(a) axis
(b) axis
(c) axis
(a) Strain rate = 10−4% ps−1
(b) Strain rate = 5 × 10−4% ps−1
(c) Strain rate = 10−3% ps−1
(d) Strain rate = 5 × 10−3% ps−1
(e) Strain rate = 10−2% ps−1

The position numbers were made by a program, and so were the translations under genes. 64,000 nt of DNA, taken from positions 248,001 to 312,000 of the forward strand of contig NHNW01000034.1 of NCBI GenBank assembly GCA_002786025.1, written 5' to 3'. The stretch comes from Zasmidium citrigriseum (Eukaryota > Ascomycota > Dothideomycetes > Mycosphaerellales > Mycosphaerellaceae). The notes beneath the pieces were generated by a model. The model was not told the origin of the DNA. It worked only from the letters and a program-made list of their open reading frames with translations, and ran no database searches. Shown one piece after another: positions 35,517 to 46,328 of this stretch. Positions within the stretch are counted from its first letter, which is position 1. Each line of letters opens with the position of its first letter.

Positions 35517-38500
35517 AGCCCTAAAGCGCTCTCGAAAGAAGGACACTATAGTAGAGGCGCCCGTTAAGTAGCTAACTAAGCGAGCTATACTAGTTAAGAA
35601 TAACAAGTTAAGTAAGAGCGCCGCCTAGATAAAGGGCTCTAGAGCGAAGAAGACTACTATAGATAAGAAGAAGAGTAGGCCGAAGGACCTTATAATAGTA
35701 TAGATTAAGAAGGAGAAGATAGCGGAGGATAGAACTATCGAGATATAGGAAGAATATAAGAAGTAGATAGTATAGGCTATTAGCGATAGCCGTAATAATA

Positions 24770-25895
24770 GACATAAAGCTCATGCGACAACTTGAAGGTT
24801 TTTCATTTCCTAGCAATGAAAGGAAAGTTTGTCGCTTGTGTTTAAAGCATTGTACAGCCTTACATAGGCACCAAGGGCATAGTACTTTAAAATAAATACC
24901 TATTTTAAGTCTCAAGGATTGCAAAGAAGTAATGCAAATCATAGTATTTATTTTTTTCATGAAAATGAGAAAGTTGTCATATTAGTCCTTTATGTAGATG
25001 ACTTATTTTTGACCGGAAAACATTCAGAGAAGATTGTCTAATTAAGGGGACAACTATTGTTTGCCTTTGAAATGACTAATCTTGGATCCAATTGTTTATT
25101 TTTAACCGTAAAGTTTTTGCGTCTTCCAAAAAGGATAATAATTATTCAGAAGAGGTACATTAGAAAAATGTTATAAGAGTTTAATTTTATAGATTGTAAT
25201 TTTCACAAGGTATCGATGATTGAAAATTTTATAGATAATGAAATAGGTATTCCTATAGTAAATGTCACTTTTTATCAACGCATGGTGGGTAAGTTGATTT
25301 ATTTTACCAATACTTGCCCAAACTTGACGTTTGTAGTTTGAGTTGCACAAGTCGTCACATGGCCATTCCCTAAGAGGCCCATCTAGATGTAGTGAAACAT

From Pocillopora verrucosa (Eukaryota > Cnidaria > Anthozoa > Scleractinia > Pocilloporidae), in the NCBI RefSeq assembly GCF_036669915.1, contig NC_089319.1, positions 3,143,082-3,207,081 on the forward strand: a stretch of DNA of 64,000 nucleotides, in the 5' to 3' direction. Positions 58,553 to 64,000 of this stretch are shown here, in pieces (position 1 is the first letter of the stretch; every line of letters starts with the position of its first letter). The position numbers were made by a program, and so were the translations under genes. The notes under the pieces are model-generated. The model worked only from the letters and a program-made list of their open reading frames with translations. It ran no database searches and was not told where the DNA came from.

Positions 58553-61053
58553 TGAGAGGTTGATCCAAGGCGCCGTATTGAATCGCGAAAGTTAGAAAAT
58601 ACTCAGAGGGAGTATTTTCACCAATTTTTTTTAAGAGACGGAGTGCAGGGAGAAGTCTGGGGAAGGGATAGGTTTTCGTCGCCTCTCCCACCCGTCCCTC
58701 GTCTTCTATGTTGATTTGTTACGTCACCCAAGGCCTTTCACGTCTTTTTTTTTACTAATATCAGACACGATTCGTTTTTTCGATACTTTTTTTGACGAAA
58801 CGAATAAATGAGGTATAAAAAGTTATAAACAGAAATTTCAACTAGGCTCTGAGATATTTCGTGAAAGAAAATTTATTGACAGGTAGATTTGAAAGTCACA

The deformation characteristics of the nanostructure during the stressstrain evolution are demonstrated using the tensile stressstrain response of the “” Ni_{3}Sn_{4} nanowire (see Figure 4) at 300 K and strain rate 10^{−4}% ps^{−1}, which is shown in Figure 9. Evidently, the system exhibits a continuous mechanical deformation before fracture. The nanowire initially starts a linearly elastic deformation from its unstrained configuration (i.e., point (1) in Figure 9(a)), where a linear stressstrain relation is given, or in other words, the stress is linearly proportional to the applied strain. This relation follows closely the wellknown Hooke’s law, and the slope is known as the elastic modulus of Ni_{3}Sn_{4} single crystal in the axis. Furthermore, after a critical threshold value of the stress, referred as the proportional limit (i.e., “” in Figure 9(a)), the nanocrystal structure experiences extraordinarily large nonlinearly elastic deformation. After the critical threshold stress value, the deformation is followed by a nonlinear plastic deformation, causing a permanent or residual strain after unloading. The threshold stress value that transits from nonlinear elasticity to plasticity is referred as the yield stress or yield strength (i.e., point (2) in Figure 9(a)), and the corresponding strain is known as the yield strain . To determine the yield strain, unloading process is carried out at the several different applied strains and the associated residual strains are characterized in Figure 9(c). It is evident to see that no residual strain is observed as the applied strain is below 3.0%, indicating that the tensile yield strain in the axis is around 3.0%, and from Figure 9(a), the corresponding tensile yield strength is about 2.01 GPa. Subsequently, the stress increases with an increasing strain until a maximum stress level is reached. The maximum stress is well known as the ultimate tensile stress or ultimate tensile strength , and the corresponding strain is referred to as the ultimate tensile strain . For the Ni_{3}Sn_{4} nanowire under the tensile test, the ultimate tensile strain of Ni_{3}Sn_{4} nanowire with the longitudinal dimension parallel to the axis is around 14.5%, and the ultimate tensile strength is about 2.67 GPa. Furthermore, beyond the maximum stress (point “3” in Figure 9(a)), the stress starts to gradually decrease despite an increasing strain. This is mainly ascribed to a homogenous deformation as a result of the absence of dislocation planes. The phenomenon is well known as necking. The ultimate tensile strain is the onset point of the necking process. A snapshot of the onset point of the necking phenomenon (i.e., point (3) in Figure 9(a)) is exhibited in Figure 9(b)(3). Beyond the point, the necking process continues, further decreasing the crosssectional area of the neck, as can be seen in Figure 9(b)(4) corresponding to the point (4) in Figure 9(a) (i.e., %), and in Figure 9(b)(5) corresponding to the point (5) in Figure 9(a) (i.e., %). The Ni_{3}Sn_{4} nanowire becomes fully ruptured at a strain of %. Accordingly, the fracture strain is 31.0%.